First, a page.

What we mean by ‘responsible’ careers in the private sector and what does the future hold for corporate responsibility (CR)?

These where just two of the topics we discussed in a wide ranging recent panel event on ‘corporate careers with a conscience’ chaired by Nick O’Shea, an economist and social entrepreneur. He was joined by LSE alumni and others working in different areas including ‘inclusive finance’, green and social bond investment, responsible sourcing and supply chain, sustainability, and CR consulting and public affairs in the Business in the Community (BITC) team which is a membership and networking group for organisations looking to increase the scale and scope of CR activities through active lobbying.

So what insights did they share and what might this mean for you moving forward in your careers?

The general consensus was that CR careers are here to stay but what we will see is a change in focus as the aspects of business which might have at one time seemed a bit ‘bolted on’ to an organisation will become more embedded. The panel was generally very positive despite recent political statements throwing doubt on for example, the impact of climate change. Among business and consumers there was no let up in demands for things to be ethically sourced and environmentally managed. Business leaders can clearly see the business case for CR and investing in the long-term in areas like renewables and energy efficiency initiatives. Reputational risk is increasingly important and in many companies CR offers a clear competitive advantage.

Those working in CR consulting and supply chain talked about a shift in the work they’re being commissioned to do over the past six years. This encompasses not only responsible sourcing and environmental impact in areas like biodiversity, water management, and carbon management, but working on the human rights side of things covering hours, salary, abuse, and child trafficking. Business strategy is increasingly having to take this into account and developments include a commitment to training, improved reporting and transparency, and commitments to, for example, the Modern Slavery Act being written into policy.

Overall the panel were optimistic we are seeing more transparency and improved reporting across all areas of business including environmental and compliance. Businesses are increasingly committed to change and leveraging efforts across sectors to make improvements. The B-Corp movement were talked about, with Unilever held up as the model of excellence for having a commitment to embed CR across the company. Other organisations mentioned as having an integrated approach to CR included the Crown Estate and National Grid.

So what did the panel suggest you do if interested in this type of work?

  • Be genuine, feel strongly, find your passion were all words of wisdom shared by the panel. It’s no good to simply say that you want to change the world. You need to think what that means in practice and look for practical ways you can contribute.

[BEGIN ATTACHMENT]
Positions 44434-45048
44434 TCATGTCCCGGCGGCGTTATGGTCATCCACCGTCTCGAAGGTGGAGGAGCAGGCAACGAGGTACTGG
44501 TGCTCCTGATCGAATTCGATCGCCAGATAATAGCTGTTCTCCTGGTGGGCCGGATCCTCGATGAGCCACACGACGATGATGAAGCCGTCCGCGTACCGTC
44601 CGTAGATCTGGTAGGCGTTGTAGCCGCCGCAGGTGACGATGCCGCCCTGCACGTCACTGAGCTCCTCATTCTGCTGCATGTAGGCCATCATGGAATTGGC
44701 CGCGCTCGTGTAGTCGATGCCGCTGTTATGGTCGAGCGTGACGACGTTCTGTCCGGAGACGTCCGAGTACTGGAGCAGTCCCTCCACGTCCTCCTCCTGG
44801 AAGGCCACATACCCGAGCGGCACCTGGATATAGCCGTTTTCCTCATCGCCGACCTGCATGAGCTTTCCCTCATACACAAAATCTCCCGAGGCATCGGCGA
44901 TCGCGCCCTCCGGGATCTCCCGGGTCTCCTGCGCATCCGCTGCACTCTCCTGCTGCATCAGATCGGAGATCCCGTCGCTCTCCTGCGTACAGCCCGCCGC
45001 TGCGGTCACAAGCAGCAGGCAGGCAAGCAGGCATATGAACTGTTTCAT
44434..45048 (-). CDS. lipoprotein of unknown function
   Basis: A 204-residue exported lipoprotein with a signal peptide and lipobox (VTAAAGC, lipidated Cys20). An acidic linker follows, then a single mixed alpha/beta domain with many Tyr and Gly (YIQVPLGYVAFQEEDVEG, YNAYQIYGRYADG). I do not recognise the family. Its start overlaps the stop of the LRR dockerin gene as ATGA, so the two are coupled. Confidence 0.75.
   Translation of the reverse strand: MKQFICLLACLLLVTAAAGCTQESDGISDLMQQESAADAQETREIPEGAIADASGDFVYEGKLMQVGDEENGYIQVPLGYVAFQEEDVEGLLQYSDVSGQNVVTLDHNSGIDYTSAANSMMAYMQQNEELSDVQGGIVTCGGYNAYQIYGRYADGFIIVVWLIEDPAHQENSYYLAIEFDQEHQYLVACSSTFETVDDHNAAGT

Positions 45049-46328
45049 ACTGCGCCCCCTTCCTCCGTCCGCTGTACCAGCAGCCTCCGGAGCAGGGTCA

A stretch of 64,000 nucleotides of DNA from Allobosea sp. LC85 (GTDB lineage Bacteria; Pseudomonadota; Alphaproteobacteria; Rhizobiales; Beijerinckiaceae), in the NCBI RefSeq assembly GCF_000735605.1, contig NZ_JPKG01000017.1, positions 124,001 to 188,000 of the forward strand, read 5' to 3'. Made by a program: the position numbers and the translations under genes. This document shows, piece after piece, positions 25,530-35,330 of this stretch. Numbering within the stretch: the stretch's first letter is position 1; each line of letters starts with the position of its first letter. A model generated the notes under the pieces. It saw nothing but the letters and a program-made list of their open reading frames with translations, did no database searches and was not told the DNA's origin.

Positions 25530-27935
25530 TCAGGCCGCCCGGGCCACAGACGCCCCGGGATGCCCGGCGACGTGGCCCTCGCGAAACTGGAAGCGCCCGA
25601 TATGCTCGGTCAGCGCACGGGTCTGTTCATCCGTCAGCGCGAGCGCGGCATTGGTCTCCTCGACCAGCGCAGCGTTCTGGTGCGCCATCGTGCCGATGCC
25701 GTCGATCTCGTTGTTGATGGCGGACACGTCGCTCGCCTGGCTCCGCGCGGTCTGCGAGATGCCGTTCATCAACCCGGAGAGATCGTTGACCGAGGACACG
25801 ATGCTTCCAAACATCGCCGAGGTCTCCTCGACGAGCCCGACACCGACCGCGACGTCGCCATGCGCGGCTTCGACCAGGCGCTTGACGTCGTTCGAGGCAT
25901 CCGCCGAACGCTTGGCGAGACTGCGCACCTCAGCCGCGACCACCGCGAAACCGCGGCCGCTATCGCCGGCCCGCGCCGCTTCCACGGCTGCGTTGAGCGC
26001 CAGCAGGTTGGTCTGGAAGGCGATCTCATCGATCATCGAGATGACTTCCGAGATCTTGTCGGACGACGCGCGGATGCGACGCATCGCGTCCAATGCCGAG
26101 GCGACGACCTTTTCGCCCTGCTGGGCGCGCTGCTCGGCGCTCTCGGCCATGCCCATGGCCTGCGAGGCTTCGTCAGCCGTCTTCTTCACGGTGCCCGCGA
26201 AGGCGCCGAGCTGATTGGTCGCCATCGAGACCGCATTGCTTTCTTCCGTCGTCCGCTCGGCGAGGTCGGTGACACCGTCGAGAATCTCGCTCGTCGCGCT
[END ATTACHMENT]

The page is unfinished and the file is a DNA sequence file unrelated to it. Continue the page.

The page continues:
• The question to ask yourself is ‘do you want to work for a good business or a business you can do good in?’
  • Don’t fall into the trap of thinking public/third sector good and private sector bad. It’s much more complex than this! While working in international development and the charity sector might be one way of demonstrating a commitment to positive social change and justice it’s certainly not the only route. The private sector has the scope to make practical changes and has greater influence on the ground.
  • Social businesses, those that address people, planet and profit offer exciting opportunities. We’re seeing companies disrupting traditional industries (like fintech) and putting consumer interests paramount. This is just one example but we are seeing increasing numbers of businesses starting up to address different CR and social justice issues. While they may not offer the training and secure employment opportunities of larger public or private sector organisations offered very real scope to engage and pursue a career with a conscience.
  • Intra-preneurship (change from within) is generating more momentum so even if you aren’t working in a CR role if it’s something you are positive about there are more and more avenues to effect change from within.
  • Develop an understanding of the business issues you’re interested in, whether that be climate change initiatives or other legislation like the 2011 UN Guiding Principles on Human Rights. It’s important to research these things yourself and understand the context in which organisations work.
  • Develop an understanding (and critical) approach to the measures that organisations use but understand these are based on assumptions. Understanding reporting requirements will help you, as in all aspects of a career in CR this is an increasingly important aspect of almost every role.
  • Remember there’s no one route in – think about what you find exciting and explore every avenue to these areas of interest through attending conferences and networking events like those run by BITC.
  • Look at various measures and indexes to identify companies with ESG credentials, for example the BITC responsible business awards and business index.
  • Network, talk to people, get some ideas then network some more! You need to be proactive to identify opportunities.

Thanks to Nick O’Shea, Jon Hudson, Isabella Stanbrook, Lisa Wong and Charlotte Williams for appearing on the panel and sharing their insights.